I am genuinely saddened by the reaction of the Labour Party to losing Bowthorpe (by 9 votes). They have been very loudly attacking our new Councillor, John Wyatt, and making various empty threats - including changing the boundaries to ensure Labour have a better chance of winning and making legal challenges.

My advise is that Labour should shut up, accept democracy and start talking to people in order to work out why they lost. Sour grapes win no friends.

UPDATE: One of Labour's claims is that John doesn't have anything to do with the ward and nobody knows him. John was standing and campaigning in the area long before any of the current Councillors were even interested in politics! John was the Tory candidate for the area on and off since the 1960s and has ran and organised the ward campaign team since 2002. Enough interest for you?

New Obsession Watch: Facebook

A certain young lady (who shall remain anonymous) had led me onto Facebook. She, who unlike my poor long suffering wife doesn't have to stay around to see the consequences, should have known better.

I can't work out what it is for, what use it has or why I love it ... but I do.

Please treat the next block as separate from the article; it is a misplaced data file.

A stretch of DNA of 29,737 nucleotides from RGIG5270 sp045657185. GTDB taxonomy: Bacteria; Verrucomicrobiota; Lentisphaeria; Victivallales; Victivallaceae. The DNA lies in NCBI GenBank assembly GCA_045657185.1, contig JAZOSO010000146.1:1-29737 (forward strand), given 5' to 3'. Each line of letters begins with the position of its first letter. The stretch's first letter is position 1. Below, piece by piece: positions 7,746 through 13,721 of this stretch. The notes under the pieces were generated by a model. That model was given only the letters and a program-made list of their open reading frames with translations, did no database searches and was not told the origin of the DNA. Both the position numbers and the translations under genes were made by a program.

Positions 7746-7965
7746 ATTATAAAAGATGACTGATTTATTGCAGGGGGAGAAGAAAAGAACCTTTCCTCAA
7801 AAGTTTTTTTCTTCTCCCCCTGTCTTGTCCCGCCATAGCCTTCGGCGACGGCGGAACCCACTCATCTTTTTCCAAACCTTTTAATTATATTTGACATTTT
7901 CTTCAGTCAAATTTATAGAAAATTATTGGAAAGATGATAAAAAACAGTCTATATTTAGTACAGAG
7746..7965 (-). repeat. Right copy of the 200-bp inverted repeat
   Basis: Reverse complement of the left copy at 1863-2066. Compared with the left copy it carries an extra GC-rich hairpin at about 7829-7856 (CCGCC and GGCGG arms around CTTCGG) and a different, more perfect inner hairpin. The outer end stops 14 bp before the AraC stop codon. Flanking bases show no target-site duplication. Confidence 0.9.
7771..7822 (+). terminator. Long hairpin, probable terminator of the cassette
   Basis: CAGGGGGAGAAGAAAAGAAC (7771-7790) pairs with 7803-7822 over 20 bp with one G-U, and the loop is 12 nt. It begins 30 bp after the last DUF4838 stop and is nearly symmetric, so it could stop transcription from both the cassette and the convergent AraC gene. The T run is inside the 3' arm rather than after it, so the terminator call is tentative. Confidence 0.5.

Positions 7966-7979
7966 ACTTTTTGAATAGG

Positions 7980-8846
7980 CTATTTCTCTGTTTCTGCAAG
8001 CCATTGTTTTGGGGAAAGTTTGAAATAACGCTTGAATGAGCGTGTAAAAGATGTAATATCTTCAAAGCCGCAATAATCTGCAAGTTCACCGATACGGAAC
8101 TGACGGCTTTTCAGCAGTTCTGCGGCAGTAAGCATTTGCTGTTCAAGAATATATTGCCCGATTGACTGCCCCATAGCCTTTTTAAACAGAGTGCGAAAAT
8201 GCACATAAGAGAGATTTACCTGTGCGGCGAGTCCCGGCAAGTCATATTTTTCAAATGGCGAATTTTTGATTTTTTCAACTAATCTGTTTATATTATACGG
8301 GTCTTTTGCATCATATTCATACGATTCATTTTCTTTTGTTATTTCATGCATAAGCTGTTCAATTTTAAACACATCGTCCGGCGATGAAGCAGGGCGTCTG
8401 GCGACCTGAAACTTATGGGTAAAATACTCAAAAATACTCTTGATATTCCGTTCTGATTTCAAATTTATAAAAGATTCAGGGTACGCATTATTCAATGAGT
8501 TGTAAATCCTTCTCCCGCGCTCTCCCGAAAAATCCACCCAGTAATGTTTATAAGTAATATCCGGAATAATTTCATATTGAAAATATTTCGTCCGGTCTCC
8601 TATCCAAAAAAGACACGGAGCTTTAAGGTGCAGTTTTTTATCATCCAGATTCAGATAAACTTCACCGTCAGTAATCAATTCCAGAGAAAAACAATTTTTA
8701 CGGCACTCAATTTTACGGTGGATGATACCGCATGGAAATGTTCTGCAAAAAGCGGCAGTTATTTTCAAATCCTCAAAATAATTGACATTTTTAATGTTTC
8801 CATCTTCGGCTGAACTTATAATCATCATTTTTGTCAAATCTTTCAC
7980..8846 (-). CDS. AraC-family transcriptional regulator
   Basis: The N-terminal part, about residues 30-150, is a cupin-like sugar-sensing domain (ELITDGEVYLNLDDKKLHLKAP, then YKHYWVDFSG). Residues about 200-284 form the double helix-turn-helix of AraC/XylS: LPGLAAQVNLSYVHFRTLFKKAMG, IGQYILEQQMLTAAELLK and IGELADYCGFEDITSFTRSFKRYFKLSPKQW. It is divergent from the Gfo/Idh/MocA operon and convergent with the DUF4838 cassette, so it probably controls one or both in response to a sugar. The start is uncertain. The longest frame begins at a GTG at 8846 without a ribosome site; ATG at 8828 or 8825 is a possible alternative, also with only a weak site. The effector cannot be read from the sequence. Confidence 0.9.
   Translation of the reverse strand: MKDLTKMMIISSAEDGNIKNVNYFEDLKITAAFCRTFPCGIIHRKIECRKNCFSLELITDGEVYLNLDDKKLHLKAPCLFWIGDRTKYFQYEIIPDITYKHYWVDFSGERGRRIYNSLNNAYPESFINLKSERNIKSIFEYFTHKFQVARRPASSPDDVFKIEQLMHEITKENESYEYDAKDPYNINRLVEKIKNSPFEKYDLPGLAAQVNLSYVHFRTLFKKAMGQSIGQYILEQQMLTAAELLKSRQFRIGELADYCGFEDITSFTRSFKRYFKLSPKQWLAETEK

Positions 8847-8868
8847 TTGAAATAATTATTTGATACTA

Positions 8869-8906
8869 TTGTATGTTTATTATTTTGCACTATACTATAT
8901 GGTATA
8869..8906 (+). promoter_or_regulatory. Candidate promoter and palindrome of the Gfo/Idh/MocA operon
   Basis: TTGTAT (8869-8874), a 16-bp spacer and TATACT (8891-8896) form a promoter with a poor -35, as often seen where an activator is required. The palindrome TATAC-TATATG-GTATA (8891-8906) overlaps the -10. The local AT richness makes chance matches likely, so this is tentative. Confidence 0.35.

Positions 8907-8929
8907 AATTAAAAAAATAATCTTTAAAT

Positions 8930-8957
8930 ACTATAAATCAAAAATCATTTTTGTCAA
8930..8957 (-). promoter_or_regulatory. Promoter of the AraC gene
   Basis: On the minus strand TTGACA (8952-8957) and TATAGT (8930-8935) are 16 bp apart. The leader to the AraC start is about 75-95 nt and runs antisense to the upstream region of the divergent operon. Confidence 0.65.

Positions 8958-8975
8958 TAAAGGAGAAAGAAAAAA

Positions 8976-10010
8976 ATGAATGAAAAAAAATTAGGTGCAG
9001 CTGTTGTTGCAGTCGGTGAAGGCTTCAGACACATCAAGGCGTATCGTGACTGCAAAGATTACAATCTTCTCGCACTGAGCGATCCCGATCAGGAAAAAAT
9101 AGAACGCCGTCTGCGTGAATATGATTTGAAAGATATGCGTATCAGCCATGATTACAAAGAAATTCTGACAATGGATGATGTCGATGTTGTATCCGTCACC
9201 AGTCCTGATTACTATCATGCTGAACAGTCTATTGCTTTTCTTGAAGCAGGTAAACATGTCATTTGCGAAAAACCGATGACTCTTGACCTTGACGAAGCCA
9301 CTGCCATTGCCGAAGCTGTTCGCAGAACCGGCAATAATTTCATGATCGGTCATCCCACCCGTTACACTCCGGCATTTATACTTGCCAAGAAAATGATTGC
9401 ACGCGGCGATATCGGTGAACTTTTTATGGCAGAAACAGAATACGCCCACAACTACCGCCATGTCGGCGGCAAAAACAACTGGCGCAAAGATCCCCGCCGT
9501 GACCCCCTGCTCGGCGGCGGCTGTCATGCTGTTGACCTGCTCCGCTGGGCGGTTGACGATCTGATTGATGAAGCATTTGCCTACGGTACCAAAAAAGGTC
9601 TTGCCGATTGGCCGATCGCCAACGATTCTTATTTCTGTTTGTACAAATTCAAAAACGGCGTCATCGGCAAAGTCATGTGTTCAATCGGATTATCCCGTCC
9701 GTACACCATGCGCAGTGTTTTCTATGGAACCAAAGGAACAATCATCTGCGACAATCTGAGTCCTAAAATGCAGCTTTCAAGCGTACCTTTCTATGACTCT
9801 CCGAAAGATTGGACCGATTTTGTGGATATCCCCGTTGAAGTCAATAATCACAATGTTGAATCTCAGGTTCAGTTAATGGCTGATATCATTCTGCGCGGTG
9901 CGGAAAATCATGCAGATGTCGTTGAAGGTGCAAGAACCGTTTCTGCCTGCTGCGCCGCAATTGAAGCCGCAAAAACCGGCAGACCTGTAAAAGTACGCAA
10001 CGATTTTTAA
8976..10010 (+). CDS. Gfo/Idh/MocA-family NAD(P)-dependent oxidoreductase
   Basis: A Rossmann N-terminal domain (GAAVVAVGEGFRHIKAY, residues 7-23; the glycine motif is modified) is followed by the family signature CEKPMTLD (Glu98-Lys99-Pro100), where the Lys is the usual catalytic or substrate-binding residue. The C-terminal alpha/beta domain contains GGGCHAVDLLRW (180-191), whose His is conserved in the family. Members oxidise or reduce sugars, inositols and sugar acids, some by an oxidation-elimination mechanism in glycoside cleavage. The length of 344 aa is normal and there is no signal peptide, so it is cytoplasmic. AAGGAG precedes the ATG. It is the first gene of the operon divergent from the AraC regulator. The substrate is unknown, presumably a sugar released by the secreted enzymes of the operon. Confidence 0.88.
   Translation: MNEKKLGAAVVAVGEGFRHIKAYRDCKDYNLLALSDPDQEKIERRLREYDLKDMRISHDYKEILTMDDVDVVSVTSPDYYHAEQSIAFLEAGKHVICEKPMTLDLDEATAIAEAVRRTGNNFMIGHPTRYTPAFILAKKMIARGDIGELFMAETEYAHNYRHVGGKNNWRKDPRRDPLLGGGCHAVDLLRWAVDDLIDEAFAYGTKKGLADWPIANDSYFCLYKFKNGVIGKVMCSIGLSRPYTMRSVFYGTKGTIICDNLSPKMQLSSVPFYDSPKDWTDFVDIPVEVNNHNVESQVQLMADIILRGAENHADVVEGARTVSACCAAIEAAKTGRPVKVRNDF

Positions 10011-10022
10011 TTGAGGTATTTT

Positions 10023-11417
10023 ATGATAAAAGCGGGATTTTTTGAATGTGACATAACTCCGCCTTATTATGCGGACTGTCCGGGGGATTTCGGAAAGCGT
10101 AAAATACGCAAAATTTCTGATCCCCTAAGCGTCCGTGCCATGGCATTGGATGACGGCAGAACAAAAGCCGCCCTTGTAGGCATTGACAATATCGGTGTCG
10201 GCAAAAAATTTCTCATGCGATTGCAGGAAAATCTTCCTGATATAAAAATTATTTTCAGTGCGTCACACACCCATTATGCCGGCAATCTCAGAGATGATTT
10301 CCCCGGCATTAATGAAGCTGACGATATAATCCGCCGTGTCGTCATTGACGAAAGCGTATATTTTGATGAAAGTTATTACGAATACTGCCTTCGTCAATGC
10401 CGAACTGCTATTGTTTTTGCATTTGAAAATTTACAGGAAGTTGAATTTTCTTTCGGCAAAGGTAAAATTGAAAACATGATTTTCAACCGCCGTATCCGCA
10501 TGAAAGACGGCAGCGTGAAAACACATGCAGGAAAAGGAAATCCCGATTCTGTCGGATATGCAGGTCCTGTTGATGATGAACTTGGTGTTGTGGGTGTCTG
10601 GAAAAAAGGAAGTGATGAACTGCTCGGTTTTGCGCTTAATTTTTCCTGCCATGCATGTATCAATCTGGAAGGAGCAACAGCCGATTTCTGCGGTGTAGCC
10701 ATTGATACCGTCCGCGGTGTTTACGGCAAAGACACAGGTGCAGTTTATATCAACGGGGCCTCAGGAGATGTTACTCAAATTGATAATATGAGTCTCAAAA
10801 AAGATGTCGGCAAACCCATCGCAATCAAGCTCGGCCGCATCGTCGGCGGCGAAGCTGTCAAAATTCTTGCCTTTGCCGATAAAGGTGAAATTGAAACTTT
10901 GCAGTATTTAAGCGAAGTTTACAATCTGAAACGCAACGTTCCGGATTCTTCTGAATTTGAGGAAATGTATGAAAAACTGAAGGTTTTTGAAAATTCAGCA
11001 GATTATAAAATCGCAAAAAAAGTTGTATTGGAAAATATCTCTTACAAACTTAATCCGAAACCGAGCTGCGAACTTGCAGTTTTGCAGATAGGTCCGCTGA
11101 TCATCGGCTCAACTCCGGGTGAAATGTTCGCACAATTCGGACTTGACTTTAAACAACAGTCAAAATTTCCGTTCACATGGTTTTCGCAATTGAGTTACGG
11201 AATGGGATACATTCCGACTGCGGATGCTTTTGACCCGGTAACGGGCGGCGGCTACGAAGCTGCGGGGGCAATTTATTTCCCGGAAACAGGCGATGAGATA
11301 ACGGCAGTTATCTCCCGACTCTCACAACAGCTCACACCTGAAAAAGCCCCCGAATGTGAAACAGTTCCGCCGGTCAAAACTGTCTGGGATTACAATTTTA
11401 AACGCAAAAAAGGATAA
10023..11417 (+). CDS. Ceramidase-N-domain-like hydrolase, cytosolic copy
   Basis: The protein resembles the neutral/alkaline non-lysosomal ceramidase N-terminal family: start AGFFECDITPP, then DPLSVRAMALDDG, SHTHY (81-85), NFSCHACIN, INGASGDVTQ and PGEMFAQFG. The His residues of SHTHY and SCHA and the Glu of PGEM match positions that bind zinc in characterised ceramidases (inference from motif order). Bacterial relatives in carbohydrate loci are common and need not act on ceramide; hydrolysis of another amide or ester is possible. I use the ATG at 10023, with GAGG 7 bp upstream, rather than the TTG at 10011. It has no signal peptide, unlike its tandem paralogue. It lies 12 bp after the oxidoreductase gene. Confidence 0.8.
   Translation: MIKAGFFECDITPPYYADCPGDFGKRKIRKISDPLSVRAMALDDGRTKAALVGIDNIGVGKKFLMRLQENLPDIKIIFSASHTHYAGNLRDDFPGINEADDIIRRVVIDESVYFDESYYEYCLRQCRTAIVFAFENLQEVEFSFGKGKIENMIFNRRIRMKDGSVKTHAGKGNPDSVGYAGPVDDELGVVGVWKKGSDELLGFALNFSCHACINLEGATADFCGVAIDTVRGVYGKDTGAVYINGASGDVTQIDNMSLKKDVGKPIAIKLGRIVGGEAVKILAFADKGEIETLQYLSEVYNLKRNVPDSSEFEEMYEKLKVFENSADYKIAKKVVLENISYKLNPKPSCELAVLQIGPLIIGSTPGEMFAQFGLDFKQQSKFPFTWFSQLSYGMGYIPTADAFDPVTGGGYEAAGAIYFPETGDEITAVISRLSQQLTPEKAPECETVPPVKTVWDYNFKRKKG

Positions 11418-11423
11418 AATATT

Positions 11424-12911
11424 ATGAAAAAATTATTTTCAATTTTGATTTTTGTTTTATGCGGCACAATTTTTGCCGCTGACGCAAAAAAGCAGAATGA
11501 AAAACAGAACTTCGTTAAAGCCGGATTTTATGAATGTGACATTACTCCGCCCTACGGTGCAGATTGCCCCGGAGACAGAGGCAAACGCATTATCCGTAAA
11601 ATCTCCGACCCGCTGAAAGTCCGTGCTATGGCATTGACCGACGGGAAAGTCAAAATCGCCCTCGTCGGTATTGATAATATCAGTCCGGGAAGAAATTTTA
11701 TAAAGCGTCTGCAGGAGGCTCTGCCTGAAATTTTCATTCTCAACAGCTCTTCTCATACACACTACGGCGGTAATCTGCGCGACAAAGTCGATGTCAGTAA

I have 12 friends in 24 hours and have spent much of that time stalking people I went to school with.

Ask not what it does for me, but how I coped without it!

I am thinking about starting up a "Bowthorpe Group" on it - but I don't know why.

Monday, May 14, 2007

How one vote for Eileen Wyatt changed politics in Norwich

We had a friend round for dinner tonight and after a little discussion about the local election results it soon became clear that she may well have swung the whole poll in Norwich - and altered political history too.

You see, she did live in Thorpe Hamlet but very recently moved to Town Close. On the last day that it was legally possible to do so, she changed the electoral roll and did so in order to vote for Conservative candidate Eileen Wyatt, whom she had met and liked, despite normally being a Green Party voter.

Eileen came third and polled 620 votes - a historic high for the Tories in Town Close but a little away from winning. However, in Thorpe Hamlet the Greens lost by one vote and thus failed to become the country's first Green opposition party and thus Ramsay failed to become the first Green Leader of the Opposition.

When this dawned upon us both tonight it really made us think about the importance of a single vote in our democracy. Such tiny and insignificant acts have a huge part to play in shaping our democracy.

So as Cllr Ramsay settles back into the job of not being Leader of the Opposition, he might well curse Eileen Wyatt - a Tory candidate in another ward - who robbed him of the job he wanted!

(*** ps. I know everyone can find a case like this when it goes to a single vote - the EDP recently carried the story of a voter who was planning to vote Green but switched to the LibDems after being bombarded with Green leaflets which he thought was wasteful. But it's still good fun!)